Charles Guye nsIn hmolscience, Charles Eugene Guye (1866-1942), cited as C.E. Guye, was a Swiss physicist noted, in chnopsological thermodynamics, for his 1922 book Physical Chemical Evolution, supposedly a physical chemistry attempt at explaining evolution, in which he asked the question: how is it possible to understand life, when the whole world is ruled by the second law of thermodynamics, which points towards death and annihilation? [1]

In American physical chemist Gilbert Lewis' 1925 lecture-chapter lecture six "Probability and Entropy", in his The Anatomy of Science, he states his figure 24 (shown below), as well as many of the references of that chapter, stem or rather are indebted to Guye's Physical Chemical Evolution, which shows black and white balls in tubes, which he says explain the rules of change arrangements in relation to the second law. [2]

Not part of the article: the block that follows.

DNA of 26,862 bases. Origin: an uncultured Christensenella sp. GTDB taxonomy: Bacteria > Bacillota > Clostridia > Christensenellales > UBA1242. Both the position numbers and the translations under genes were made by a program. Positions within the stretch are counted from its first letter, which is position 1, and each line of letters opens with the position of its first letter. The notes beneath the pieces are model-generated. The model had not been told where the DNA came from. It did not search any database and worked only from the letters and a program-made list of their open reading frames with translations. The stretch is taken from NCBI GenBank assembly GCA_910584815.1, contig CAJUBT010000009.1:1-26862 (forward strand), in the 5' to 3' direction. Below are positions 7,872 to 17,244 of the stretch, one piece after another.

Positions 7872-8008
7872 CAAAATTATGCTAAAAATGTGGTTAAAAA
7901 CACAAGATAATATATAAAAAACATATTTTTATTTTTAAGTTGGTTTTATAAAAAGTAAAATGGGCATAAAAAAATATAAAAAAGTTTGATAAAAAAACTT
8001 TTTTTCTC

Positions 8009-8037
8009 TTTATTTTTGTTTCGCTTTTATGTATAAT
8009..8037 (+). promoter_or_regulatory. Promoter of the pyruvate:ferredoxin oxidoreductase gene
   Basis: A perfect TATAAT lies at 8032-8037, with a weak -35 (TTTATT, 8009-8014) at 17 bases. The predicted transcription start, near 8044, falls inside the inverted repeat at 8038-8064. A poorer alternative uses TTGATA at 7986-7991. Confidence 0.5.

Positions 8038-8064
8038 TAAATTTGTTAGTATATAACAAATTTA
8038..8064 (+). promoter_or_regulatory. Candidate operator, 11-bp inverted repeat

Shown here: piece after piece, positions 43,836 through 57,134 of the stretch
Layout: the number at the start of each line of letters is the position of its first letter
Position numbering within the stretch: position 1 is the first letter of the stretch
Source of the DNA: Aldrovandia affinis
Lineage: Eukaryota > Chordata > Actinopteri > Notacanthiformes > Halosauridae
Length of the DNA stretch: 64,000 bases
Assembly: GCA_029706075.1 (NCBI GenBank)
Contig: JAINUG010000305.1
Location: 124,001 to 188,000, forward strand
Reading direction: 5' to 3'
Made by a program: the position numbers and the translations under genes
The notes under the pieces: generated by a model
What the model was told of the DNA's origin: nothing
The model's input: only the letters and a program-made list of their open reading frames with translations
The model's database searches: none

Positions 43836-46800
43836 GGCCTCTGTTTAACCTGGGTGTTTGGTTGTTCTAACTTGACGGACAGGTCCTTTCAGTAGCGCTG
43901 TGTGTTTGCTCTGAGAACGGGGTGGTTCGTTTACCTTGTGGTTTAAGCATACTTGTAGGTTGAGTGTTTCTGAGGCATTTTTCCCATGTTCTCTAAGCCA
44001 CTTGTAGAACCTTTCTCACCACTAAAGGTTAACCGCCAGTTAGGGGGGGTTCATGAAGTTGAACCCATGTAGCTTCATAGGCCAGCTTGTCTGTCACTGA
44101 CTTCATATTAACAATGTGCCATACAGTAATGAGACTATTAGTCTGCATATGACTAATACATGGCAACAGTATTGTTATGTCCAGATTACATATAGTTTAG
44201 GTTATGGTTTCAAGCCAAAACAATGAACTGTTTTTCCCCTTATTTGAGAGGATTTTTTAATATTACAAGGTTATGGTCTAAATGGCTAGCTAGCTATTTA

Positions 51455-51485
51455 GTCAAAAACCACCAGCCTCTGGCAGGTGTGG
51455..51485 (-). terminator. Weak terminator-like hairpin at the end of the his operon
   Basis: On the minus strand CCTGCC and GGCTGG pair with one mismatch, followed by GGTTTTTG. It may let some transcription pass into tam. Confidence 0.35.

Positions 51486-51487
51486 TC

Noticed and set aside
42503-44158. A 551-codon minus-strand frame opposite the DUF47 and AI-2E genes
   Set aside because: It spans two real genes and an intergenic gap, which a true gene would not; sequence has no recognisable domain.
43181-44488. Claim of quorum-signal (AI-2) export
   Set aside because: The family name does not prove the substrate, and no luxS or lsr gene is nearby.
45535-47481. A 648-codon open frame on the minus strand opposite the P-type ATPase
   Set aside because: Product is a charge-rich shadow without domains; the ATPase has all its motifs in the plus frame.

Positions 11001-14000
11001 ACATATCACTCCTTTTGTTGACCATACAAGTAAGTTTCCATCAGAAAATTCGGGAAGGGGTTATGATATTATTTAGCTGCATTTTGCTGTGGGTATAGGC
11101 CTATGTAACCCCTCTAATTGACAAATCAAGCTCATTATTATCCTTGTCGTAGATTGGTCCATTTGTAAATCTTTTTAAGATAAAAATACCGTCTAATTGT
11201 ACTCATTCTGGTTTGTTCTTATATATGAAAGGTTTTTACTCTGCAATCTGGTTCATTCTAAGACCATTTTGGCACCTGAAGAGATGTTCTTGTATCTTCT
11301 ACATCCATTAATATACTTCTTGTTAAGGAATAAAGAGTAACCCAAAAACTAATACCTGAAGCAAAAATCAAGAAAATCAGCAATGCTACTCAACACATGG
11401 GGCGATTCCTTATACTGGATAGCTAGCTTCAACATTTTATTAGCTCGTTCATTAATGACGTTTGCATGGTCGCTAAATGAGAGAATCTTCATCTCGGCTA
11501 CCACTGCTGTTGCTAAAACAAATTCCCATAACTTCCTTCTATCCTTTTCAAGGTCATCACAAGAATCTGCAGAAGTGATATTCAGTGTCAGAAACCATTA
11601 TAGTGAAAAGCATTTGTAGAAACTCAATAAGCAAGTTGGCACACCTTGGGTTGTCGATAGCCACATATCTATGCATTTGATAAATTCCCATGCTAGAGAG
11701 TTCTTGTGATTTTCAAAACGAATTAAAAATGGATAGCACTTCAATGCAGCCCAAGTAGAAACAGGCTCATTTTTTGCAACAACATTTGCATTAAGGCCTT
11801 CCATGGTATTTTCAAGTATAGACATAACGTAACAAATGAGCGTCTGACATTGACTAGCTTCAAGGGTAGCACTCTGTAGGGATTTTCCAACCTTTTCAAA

Lewis figure 24

French-born American physicist Leon Brillouin cites Guye in his 1949 article "Life, Thermodynamics, and Cybernetics". [3]

1. (a) Guye, C. E. (1922). L’evolution Physico-Chimique. Paris: E. Chiron.
(b) Guye, Charles E. (1925). Physico-Chemical Evolution (translator: J.R. Clarke). Methuen & Co.
2. Lewis, Gilbert N. (1925). The Anatomy of Science, Silliman Lectures; Yale University Press, 1926.
3. Brillouin, Leon. (1949). “Life, Thermodynamics, and Cybernetics”, American Scientist, Vol. 37, pgs. 554-68.

External links
Charles-Eugene Guye (Swiss → English) – Wikipedia.
Charles-Eugene Guye –

TDics icon ns